>door with internal operable blinds encased between the glasses at this same
                  >property and the blinds did not operate well during the heat of the day due
                  >to their expansion within the glass, so I have nixed that idea pretty much.
                  >
                  > --- In hreg@yahoogroups.com""<> wrote:
                  >>
                  >> I wonder if any of you can offer suggestions:
                  >>
                  >>""& wind powered clothes dryer (AKA my clothesline)is located. The door
                  >has a very large gas-filled double paned glass window in it and the laundry
                  >room would be very dark without the provided natural light. The door was
                  >salvaged out of a UT remodel and I purchased it through the Habitat for
                  >Humanity restore several years back, but it has seen better days and has a
                  >large area of rot, and I need to replace it. It is one of only two
                  >west-facing heat-absorbing features in my house. I did plant a small
                  >lace-bark elm between the windowed door and the sun's most direct summer
                  >arc, but the soil isn't great there and the poor little things struggling
                  >to survive, much less grow into a great shade tree to keep the sun from
                  >baking the door and sending its rays on into the house.
                  >>
                  >> So I wonder what you guys would do? Would you sacrifice the light and go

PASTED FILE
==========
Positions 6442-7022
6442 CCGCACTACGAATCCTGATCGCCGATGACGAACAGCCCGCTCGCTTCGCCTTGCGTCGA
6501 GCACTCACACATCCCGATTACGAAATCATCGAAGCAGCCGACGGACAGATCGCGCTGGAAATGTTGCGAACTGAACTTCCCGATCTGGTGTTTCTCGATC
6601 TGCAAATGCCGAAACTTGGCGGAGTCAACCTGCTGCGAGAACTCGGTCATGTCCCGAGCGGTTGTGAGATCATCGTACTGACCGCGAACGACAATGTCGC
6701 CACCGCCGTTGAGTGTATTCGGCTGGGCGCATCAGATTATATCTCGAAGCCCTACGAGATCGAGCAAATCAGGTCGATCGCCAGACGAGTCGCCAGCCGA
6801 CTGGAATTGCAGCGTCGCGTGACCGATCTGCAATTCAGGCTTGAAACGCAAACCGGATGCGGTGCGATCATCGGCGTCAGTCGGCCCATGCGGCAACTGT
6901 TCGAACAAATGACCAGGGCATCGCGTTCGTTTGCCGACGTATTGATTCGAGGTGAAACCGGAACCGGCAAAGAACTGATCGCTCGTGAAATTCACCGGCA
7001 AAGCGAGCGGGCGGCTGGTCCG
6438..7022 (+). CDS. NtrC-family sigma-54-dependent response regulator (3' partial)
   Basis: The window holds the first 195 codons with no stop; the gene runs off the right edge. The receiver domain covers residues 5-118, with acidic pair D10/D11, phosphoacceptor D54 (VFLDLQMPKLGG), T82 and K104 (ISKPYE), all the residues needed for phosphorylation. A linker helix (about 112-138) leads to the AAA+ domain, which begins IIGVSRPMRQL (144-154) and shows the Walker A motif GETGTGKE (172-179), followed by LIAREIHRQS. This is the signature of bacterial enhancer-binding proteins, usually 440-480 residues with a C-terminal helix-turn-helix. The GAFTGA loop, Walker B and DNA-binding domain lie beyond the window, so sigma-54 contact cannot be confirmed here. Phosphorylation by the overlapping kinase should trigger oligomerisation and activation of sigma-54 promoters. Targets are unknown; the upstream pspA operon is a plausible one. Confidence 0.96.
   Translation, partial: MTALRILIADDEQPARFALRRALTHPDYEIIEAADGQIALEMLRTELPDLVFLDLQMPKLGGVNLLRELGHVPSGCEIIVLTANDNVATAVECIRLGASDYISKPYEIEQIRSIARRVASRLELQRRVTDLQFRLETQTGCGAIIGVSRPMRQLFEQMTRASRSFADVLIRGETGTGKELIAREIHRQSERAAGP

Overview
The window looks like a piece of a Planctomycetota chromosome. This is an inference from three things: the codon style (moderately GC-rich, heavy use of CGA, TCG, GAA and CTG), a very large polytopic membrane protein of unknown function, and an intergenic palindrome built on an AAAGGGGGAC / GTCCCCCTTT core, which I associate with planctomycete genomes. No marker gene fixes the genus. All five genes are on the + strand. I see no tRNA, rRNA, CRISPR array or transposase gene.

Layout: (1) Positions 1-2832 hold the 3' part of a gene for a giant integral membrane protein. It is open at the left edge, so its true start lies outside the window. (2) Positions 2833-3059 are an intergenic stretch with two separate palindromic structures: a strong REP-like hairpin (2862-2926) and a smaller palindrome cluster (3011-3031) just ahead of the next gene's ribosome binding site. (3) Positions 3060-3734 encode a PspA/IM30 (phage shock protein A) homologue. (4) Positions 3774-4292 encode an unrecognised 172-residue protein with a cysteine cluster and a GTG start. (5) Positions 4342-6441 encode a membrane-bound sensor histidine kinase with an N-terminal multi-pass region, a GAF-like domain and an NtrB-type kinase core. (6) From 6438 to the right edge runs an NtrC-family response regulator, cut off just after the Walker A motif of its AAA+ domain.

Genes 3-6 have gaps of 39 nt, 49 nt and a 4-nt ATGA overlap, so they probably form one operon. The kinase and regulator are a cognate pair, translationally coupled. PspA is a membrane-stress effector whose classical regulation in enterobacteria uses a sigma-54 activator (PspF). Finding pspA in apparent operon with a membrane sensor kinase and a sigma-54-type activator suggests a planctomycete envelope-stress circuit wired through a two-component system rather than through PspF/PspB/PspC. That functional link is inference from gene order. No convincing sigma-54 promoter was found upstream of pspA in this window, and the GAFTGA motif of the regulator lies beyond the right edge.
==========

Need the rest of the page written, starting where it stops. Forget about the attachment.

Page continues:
>with a solid door? Put another windowed door in and put solar reflective
                  >film on it? Rip out the small tree and plant something more substantial?
                  >Are there options I'm not considering that come to mind? We hardly ever
                  >use our electric heat system and so I'm not at all concerned about
                  >maintaining the ability to gain heat from it in the winter months (the two
                  >days of winter we have here) but I would hate to lose the natural light.
                  >>
                  >> Suggestions?
                  >>
                  >> Thanks,
                  >> Susan
                  >>
                  >
                  > No virus found in this message.
                  > Checked by AVG - www.avg.com
                  > Version: 10.0.1390 / Virus Database: 1516/3763 - Release Date: 07/13/11
                  Roy Holder, AIA

                  L.M. Holder III, FAIA
                  Architects - Planners - Energy Consultants
                  4202 Spicewood Springs Rd., Suite 214
                  Austin, Texas 78759
                  P.512.345.8817 ext.24
                  F.512.345.2143 - M.512-422-0908

                  www.holder3.com




                • SusanD